Punk

Bury Mia Rides the Denver Pop-Punk Wave

Bury Mia
Bury Mia Sal DiVincenzo
Bury Mia's show at the Fox Theatre, 1135 13th Street, Boulder, has been postponed to April 30.

Bury Mia
is hitting Denver stages in the middle of what appears to be a pop-punk revival in the city. But bassist and vocalist Devin Martinez says that when the local pop-punk band formed six years ago, it would share venues with whomever it could.

“You’d see pop-punk bands play with metal acts,” he says. “You’d see them with acoustic acts and a wide array of genres. It’s really just in the last six or seven years [that pop punk has] gone strong and come into its own.”

Martinez — who performs in Bury Mia with guitarist and vocalist Justin O’Neal, guitarist Noah Droddy and drummer Marcus Allen-Hille — says the scattered pop-punk bands have coalesced into more of a community after attending one another's shows, striking up friendships and eventually throwing pop-punk nights at venues. In recent months, the band has shared the stage with fellow pop punkers Stray the Course, and later this month it will join another Denver pop punk outfit, the Losers Club, for its album-release show. While Allen-Hille only plays with Bury Mia, Martinez says drummers usually play in a half-dozen different bands, which can help pollinate a fledgling scene.

“The interbreeding of musicians really solidified a family with pop punk,” Martinez says. “That just made the scene grow.”

Allen-Hille, who joined the band in early 2019, says he left music for several years and wasn’t privy to the Denver music scene from his Boulder home. When he picked up his drumsticks again, he sought out punk and pop-punk musicians and found a home in Bury Mia.

“It’s been a very enlightening but also very enjoyable realization that there is a heavy punk and pop-punk community in Denver,” he says. “It’s been nice to join that.”



The band has its own style, but its songs draw inspiration from the pop-punk and emo bands of the late ’90s and early 2000s.

“We were lucky enough to come out at the right time, when there is certainly a revival going on with emo and pop punk,” Martinez notes. “People are dying their hair again and wearing studded belts and being weird."

Bury Mia has released two EPs — …And Sleep It Off and Take This With Alcohol — but its full-length album, Somewhere Between Where We Are and Where We've Been, which is being released today, boasts higher production values. It was recorded at legendary punk recording studio the Blasting Room in Fort Collins, and the band says its manager, Max DeVincenzo, helped them get their best sound on tape. Having a stable drummer in Allen-Hille also helped improve their sound; a good drummer is an essential element in a pop-punk band.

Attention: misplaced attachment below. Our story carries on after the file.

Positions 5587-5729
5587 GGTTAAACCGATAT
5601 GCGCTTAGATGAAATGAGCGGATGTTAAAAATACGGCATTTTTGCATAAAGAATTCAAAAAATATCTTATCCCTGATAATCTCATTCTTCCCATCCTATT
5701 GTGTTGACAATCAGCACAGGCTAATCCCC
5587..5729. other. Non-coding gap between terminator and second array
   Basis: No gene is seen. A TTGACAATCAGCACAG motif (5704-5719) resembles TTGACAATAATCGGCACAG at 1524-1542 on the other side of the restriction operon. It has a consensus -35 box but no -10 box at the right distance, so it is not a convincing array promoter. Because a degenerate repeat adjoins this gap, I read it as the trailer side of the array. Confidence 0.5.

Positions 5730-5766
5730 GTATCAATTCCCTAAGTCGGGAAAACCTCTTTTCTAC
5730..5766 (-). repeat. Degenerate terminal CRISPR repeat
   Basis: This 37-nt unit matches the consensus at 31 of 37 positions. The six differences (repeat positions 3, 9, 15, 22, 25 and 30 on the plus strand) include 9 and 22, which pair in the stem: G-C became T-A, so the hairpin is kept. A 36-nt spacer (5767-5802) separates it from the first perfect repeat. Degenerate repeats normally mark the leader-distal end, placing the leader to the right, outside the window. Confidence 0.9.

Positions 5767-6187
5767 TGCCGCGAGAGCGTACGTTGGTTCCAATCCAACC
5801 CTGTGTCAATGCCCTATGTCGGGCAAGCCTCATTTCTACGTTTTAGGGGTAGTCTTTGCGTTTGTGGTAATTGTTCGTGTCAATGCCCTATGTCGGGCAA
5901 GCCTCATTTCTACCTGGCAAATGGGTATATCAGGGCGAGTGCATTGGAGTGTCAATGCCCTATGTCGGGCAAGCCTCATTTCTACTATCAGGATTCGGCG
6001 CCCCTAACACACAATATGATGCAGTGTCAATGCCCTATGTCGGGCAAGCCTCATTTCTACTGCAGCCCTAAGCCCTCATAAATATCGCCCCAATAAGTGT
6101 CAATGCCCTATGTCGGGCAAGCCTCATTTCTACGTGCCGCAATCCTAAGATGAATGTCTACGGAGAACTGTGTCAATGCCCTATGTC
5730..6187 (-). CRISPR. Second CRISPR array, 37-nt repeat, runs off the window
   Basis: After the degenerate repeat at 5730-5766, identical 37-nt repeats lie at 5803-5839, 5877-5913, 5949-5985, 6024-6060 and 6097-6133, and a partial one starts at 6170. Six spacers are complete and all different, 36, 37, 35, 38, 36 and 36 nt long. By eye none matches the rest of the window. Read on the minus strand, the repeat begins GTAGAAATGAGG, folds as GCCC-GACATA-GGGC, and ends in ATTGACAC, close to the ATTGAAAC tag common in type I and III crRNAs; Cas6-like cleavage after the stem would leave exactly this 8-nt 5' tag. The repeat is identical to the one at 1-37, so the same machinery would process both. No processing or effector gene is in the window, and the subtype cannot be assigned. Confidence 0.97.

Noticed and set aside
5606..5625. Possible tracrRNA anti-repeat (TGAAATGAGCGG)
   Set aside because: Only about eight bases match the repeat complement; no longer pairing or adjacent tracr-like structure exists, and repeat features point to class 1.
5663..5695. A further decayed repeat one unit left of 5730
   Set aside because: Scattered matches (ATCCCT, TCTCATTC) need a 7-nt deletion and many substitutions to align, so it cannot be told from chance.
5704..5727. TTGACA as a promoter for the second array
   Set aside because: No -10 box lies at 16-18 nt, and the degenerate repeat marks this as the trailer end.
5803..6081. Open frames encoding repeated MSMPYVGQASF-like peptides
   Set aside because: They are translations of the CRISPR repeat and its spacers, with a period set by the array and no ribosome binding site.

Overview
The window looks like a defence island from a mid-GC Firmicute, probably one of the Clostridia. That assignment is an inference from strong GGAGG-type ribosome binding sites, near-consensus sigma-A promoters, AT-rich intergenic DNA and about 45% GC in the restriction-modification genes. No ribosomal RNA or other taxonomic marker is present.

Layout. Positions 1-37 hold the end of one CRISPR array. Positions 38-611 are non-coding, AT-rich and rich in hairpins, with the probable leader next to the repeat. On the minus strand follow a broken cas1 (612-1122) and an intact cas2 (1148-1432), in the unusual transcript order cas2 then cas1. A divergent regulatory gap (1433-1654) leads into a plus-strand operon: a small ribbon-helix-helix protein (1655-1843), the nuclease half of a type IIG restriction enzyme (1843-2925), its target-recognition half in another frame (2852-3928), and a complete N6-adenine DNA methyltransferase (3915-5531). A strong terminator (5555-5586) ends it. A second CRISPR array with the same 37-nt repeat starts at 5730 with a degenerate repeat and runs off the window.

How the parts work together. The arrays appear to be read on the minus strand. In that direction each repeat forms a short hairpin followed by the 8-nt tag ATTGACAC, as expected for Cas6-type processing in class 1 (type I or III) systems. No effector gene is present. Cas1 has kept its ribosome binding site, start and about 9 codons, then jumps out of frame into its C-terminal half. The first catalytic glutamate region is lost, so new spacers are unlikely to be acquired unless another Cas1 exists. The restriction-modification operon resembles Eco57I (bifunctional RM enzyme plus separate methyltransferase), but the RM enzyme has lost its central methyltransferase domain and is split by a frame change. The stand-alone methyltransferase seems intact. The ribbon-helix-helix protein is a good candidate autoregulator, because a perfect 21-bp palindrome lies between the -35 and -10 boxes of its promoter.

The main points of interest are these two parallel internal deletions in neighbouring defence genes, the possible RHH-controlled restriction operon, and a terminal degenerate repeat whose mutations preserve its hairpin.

“They really pushed us on the new album, way farther than we could have pushed ourselves,” Martinez says. “Our first two EPs were recorded in the basement of [O’Neal’s] townhouse.

O’Neal was struck by how unassuming the Blasting Room is in light of it being such an iconic punk-rock studio. You could drive right by the Fort Collins studio and not even notice it.

“There’s no sign,” O’Neal says. “There's just a door and a dock area. Then you walk in, and there are records covering the wall. It’s kind of a play place. I think of it like when I went to Toys ’R’ Us as a kid: ‘Oh, they have that toy and that toy and that toy and that toy.’”

He says that from a lyrical standpoint, the bulk of the tracks sprang from a new perspective about the world that involved being less selfish. He and Martinez are both fathers now, and that new, joyful chaos has provided inspiration. He says the track “Jugular” is an attempt at a political song, or at least the closest he’s gotten to one so far.

“I don’t know if I would ever go full-on political, like insulting an existing president or anything like that,” he says. “I do feel we have to say something about it. You talk about minimum wage, Black Lives Matter and things like that. If you aren’t at least existing in the world we live in and you don’t have something to say, you're missing the point."

Martinez co-wrote some of the lyrics that he says were formed by sitting around indoors during the height of the pandemic, when the world shut down.

“When you are isolated in a house and can’t go do anything, you kind of self-reflect,” he says. “When you self-reflect, you kind of grow up, and that comes out in some of the songs.”

Martinez adds that in a live setting, people should expect high energy from the start. He predicts that he will fall off the stage one of these days.

“We like to have a show where you can go and get away,” Martinez says. “Whether that’s losing yourself in dancing, moshing, running around or just watching one of us go crazy on stage, Bury Mia shows are where you can just get away from life.”

“Much to the chagrin of our manager, who is a professional musician,” Allen-Hille adds. “He likes to say we should start a show at 70 percent and then finish at 100. But we typically start at 100 and just roll through at 100 all the way. I don’t think we will ever stop doing that.”

Somewhere Between Where We Are and Where We've Been is available Friday, January 14. For more information, visit burymia.com.
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